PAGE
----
Length of legs I–IV in females and males very similar, combined as ''adults''. Average length and range, respectively, 3045 (2851–3269), 1596 (1490–1708), 1587 (1462–1691), and 2543 (2435–2789) (N=10, 10, 9, and 11). Ratio of legs I to idiosoma 1.4–1.6, legs IV to idiosoma 1.1–1.4. Eupathidium ζ1 on tarsus I inserted in dorsal sensory field; simple, without enlarged tip (Figure 8B). Solenidion ωa on legs II positioned on acrotarsus; ωa on tarsi III–IV absent. Solenidion ωd on basitarsi II–IV inserted apically, not sunk into the segment. Tip setae dl on ambulacra II–IV in adults smooth and attenuate. Ventral portion of acrotarsi II–IV with 3 pairs of setae; lateral portion with 2 pairs distinctly lateral, plus 1 pair of ventro-lateral and one pair of dorso-lateral setae. Setae lv of acrotarsi II–IV with one small barb, rarely two. Papilliform setae on dorsal portion of the basitarsi II–III present. Thin, smooth setae on basitarsus, tibia, genu, and (occasionally) femur I absent in female, present in male. Numbers of these setae highly variable among individuals (basitarsus 11–16, tibia 26–46, genu 0–13; N=3). Coronidia present on basitarsi II–IV of all adults (basitarsus II 8–13; III 10–12, IV 15–18; N=4), absent on tibiae and genua II–IV.
Collection information — Type depository. Holotype female, MACN-AR 41735. Paratypes in OSAL (OSAL 114547) and MACN (all other).
Locality data. Holotype female, MACN-AR 41735: Argentina, Entre Rios, Dept. Colón, Arroyo Palmar, Parque Nacional El Palmar, 26m, 31.8930°S 58.2384°W, 7 Aug 2011, Ramírez, M. J. et al., ex pasture with palm trees, low riparian forest. Same collection data: three females (MACN-AR 28895/5-6, OSAL 114547), three males (MACN-AR 28895/1–3).
Etymology — The specific name is derived from the primary collection locality, Entre Rios province, Argentina.
Comparative notes — Neocarus entrerios differs from N. potiguar, N. proteus, and N. platensis from Brazil by the absence of pregenital setae in the female. It differs from N. coronatus by the presence of 6 (vs. 4) foliate setae on the palp tarsus; from N. potiguar, N. caipora, N. platensis (from Argentina and Uruguay) and N. misiones by the absence (vs. presence) of p-type setae on the palp genu (N. proteus and N. spelaion are somewhat intermediate as they carry small numbers (1–7) of p-type setae on the palp genu), and from N. spelaion by the uniformity (vs. variability) in shape of the pregenital and genital setae in the male. Neocarus entrerios differs from N. misiones by the shape and number of genital setae in the female, the structure of the ovipositor, and the presence (vs. absence) of sexual differentiation in the setae on the prodorsal shield.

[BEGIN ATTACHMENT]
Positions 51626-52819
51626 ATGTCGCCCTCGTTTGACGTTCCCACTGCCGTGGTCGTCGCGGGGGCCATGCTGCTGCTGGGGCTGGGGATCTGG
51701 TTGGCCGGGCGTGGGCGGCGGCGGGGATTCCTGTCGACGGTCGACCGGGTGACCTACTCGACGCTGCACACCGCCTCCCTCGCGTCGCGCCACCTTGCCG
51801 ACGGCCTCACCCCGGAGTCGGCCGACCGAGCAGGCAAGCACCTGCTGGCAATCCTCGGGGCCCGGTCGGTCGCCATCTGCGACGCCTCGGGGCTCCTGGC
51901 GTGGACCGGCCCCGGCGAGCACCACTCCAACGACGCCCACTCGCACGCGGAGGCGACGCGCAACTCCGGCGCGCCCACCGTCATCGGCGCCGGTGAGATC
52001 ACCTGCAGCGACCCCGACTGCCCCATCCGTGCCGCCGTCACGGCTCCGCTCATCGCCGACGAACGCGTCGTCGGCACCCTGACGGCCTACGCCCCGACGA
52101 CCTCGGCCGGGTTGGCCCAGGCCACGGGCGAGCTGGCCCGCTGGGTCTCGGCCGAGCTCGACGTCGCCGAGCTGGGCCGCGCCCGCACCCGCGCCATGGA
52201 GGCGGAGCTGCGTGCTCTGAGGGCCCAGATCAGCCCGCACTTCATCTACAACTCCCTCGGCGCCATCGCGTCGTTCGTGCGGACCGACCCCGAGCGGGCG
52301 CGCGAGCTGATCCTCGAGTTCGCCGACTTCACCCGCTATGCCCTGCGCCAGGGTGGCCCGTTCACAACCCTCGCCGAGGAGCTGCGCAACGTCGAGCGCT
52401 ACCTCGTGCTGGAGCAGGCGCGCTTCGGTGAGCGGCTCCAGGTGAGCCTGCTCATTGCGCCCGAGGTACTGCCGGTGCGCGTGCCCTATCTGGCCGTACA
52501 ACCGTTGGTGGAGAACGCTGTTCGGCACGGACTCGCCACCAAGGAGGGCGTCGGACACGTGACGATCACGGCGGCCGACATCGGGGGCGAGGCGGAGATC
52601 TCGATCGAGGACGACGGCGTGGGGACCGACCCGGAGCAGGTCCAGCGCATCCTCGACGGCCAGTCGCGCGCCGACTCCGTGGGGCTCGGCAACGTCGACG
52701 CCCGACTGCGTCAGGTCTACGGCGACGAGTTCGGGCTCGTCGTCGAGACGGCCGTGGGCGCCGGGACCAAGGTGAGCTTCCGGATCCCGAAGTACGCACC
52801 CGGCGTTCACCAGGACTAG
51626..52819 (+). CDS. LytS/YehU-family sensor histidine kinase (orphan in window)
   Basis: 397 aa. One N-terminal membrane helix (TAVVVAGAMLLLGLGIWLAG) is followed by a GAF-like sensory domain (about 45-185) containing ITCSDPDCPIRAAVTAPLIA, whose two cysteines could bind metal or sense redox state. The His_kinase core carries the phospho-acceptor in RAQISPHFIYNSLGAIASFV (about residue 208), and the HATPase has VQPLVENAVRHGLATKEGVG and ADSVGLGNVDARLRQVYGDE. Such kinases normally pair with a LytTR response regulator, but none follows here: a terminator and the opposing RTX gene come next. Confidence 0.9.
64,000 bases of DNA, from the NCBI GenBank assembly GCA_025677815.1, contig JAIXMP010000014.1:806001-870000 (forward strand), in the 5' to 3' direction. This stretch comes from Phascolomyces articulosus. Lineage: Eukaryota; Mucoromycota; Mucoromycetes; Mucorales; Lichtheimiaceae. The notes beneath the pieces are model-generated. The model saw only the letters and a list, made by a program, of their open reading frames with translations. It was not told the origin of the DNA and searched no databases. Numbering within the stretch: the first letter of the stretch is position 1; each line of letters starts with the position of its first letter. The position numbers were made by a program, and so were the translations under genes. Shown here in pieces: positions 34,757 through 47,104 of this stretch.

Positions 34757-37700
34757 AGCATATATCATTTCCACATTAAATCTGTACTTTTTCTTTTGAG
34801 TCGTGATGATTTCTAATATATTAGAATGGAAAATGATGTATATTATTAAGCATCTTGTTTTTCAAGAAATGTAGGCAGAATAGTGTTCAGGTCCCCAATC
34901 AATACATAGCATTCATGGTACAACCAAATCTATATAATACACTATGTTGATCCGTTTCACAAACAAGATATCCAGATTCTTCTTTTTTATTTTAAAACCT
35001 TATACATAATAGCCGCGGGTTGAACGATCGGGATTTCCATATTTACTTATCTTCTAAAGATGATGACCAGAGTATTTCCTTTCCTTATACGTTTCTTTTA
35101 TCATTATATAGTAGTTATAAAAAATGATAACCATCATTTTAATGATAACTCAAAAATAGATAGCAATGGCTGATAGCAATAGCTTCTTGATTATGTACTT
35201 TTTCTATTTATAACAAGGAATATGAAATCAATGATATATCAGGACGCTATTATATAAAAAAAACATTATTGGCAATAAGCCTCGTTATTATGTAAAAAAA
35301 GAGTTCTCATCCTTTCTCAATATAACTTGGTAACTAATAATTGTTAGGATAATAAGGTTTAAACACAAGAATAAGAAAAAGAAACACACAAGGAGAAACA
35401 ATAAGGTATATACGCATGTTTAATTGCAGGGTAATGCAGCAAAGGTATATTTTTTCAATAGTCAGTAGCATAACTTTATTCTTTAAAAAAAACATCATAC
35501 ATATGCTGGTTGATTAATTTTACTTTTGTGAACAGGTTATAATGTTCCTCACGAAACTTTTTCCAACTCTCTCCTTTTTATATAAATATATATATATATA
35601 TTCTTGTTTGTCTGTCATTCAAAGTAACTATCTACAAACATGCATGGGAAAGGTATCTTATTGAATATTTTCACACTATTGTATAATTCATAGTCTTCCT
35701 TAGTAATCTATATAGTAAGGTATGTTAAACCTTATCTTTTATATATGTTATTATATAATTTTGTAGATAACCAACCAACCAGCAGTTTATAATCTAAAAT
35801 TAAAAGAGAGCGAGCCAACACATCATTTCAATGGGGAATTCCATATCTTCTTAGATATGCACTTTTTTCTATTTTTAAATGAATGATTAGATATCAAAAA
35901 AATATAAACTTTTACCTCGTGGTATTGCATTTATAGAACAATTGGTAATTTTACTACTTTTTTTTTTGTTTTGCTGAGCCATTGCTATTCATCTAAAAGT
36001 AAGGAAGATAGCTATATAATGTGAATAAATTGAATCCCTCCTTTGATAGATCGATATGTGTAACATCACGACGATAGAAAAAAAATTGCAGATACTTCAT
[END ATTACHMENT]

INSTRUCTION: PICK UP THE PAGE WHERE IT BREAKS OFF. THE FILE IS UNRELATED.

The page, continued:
The diversity of Opilioacaridae in Argentina is likely to be higher than indicated by the three species (including the two new ones) currently recorded from that country. We have been able to study a few specimens from other localities, and it appears that these may represent additional species. Unfortunately, all collections involve singletons, insufficient for an adequate description. The collection data for these specimens is listed to provide a better record of known diversity in the group in Argentina. Notably, most records so far are all from the northern and eastern border areas (Figure 14), suggesting Opilioacaridae may not penetrate deep into Argentina.
Records of undescribed Neocarus spp. from Argentina:
Argentina, Misiones, P.N. Iguazu, Area de la Garganta del Diablo, 185m, 25.7000°S 54.4500°W, 19–20 Jan 2005, Grismado, C., Lopardo, L., Piacentini, L., Quaglino, A. and Rubio, G., collection event no. MACN-AR 28896; 1 female.
Argentina: Misiones, Dto Cainguás, Parque Provincial Salto Encantado, 26.9500°S 54.8724°W, 10–12 Jan 2005, Grismado, C., Lopardo, L., Piacentini, L., Quaglino, A. and Rubio, G., ex collection event no. MACN-AR 28897; 1 unidentified instar.
Argentina, Salta, Salvador Mazza (formerly Pocitos), 625m, 22.0560°S 63.6870°W, 22 Nov 1954, ex collection event no. MACN-AR 28899; 1 female.
We thank Drs. Martin J. Ramírez and Andrés Porta, Museo Argentino de Ciencias Naturales ''Bernardino Rivadavia'' for making the material available, and Marcel Santos de Araújo for his comments on the type specimens of N. platensis. We thank Consorcio de Universidades Mexicana (CUMEX) for support to MMV during her stay at Ohio State University, and Capes for the granting of the doutorate funding (PDSE 1202-12-0 and doctorate scholarship) to LFOB.